With focus on passing the Fiscal Cliff legislation in a timely manner, the House allowed the Violence Against Women Act to expire.
The act has provided funding to support victims of domestic violence and help prosecute offenders fro the past 18 years. It's a program that has impacted thousands of women right here in Sioux Falls and across the state of South Dakota.
The act was up for renewal in 2012. The Senate passed the act more than 250 days before the first of the year; however, the House let the bill expire before they could come to an agreement.
Several Republican leaders had issues with new stipulations in the bill that extended the same assistance to members of the LGBT community and illegal immigrants.
Domestic violence advocates must now try and fill the void of that funding until another law is passed.
"Sometimes in our little state and our little towns we forget about that what they're deciding in Washington, DC does affect us all," said Children's Inn director Amy Carter.
The Children's Inn in Sioux Falls is one of many organizations that utilize federal dollars.
Currently about 14 percent of Children's Inn budget is comprised of federal dollars; only a small portion of those federal dollars used to come from the Violence Against Women Act.
But the Children's Inn is not the only organization in Sioux Falls affected by this specific federal cut.
"Our local government, our local law enforcement, coalitions, state networks that receive that funding and then it trickles down to shelters across the state," said Carter.
Those cuts directly impact the domestic violence victims who utilize those services.
"Your victims are the ones who really suffer; there's always the potential if a program doesn't get the funding they need that they would have to close their doors or decrease the services they provide," said Carter.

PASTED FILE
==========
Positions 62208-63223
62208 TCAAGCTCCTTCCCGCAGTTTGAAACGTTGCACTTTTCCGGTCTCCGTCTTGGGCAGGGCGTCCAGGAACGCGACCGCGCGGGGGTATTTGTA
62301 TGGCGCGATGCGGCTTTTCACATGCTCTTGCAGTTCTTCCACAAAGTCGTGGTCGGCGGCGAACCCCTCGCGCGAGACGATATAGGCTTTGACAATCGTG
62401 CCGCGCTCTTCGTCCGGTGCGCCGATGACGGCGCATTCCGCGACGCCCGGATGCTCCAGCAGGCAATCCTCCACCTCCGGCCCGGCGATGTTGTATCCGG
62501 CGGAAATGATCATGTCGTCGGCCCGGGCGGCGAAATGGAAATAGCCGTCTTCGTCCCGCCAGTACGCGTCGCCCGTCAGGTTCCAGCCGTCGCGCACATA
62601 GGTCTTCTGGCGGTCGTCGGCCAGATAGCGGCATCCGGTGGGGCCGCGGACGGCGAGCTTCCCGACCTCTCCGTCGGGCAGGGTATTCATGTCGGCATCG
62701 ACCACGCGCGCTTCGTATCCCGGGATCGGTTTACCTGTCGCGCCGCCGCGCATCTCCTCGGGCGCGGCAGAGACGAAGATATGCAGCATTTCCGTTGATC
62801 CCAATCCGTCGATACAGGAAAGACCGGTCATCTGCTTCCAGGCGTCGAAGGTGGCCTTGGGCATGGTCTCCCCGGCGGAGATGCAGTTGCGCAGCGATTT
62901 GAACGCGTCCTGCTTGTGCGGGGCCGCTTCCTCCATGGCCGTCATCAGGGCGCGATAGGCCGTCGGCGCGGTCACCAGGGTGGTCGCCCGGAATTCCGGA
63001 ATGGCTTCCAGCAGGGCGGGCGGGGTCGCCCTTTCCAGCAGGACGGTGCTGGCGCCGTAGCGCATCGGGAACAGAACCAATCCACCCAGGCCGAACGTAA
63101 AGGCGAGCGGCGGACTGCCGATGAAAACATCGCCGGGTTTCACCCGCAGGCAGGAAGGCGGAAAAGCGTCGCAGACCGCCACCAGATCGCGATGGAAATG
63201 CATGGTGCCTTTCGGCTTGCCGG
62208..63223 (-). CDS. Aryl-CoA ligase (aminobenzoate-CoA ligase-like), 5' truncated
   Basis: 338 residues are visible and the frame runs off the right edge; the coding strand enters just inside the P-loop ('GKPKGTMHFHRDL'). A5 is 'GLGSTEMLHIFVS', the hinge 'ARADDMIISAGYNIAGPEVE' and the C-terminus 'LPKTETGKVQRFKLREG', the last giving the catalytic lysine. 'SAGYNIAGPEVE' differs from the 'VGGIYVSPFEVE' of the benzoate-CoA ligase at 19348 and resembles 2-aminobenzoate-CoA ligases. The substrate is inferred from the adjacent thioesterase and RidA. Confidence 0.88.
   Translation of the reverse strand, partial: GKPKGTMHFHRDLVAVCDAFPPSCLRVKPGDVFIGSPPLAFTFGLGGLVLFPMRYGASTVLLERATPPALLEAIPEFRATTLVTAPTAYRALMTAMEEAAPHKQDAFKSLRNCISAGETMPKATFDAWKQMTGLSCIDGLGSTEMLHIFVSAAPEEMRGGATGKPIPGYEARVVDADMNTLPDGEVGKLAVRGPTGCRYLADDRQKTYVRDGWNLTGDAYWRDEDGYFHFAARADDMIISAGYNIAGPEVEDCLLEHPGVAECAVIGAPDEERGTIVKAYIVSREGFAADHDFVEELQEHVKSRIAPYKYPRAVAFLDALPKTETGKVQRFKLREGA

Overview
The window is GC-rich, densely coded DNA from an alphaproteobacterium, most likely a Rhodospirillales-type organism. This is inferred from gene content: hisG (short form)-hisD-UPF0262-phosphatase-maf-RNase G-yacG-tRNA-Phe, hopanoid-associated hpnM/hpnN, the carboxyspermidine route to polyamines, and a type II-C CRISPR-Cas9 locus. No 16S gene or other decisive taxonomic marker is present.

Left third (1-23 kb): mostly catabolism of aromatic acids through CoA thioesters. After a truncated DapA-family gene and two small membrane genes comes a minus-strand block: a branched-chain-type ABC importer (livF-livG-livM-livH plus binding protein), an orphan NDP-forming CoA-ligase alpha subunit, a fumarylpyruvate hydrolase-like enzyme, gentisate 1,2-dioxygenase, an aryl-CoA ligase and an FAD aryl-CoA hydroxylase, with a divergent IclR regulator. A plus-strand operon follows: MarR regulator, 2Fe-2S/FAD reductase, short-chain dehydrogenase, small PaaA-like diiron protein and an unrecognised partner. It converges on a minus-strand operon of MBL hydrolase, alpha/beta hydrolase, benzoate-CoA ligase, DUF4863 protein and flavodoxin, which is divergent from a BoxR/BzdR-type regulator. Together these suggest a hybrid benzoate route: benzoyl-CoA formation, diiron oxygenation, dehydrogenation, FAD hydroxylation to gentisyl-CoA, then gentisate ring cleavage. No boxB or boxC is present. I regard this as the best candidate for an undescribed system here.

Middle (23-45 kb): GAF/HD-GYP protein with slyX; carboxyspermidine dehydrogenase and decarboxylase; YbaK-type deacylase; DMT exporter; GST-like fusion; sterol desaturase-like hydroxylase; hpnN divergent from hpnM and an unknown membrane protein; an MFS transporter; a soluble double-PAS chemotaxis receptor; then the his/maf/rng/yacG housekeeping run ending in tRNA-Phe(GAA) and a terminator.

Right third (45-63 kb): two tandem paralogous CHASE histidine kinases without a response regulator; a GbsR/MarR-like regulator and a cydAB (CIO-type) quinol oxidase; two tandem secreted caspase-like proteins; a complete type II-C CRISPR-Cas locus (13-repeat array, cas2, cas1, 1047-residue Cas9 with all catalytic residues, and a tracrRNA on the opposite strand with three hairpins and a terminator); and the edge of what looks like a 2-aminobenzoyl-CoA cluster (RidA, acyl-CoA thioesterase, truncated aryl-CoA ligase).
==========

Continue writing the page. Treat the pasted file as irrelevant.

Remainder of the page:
With the overall budget cuts and planning going on in Congress right now, domestic violence organizations are not the only nonprofits feeling the pinch from Washington.
"There was a day when the Boys and Girls Club had a line item in the appropriations budget and that has shrunk over the years until not all clubs even receive those dollars at all anymore," said Sioux Falls Boys and Girls Clubs Chief Executive Officer Karen Fogas.
All nonprofits in the area are supported by several different public and private grants than can change on a yearly basis.
"With any funding source there is a lot of instability, you just never know from year to year is the same amount going to be available?" said Carter.
These organizations often stretch every penny out of each dollar they receive, so any changes in funding can make a huge impact.
"When we feel a pinch from any source, whether it's federal, ultimately federal passing through to state or even individuals as they deal with the uncertainty of the Fiscal Cliff and those sorts of things that can hit our bottom line really hard," said Fogas.
When these organizations feel that financial pinch, it can be felt across the whole community in jobs and services that are lost, but especially by the people who benefit from their services.
It's a big trickle-down effect that can be seen all over the nation as Congress works to manage our national budget.
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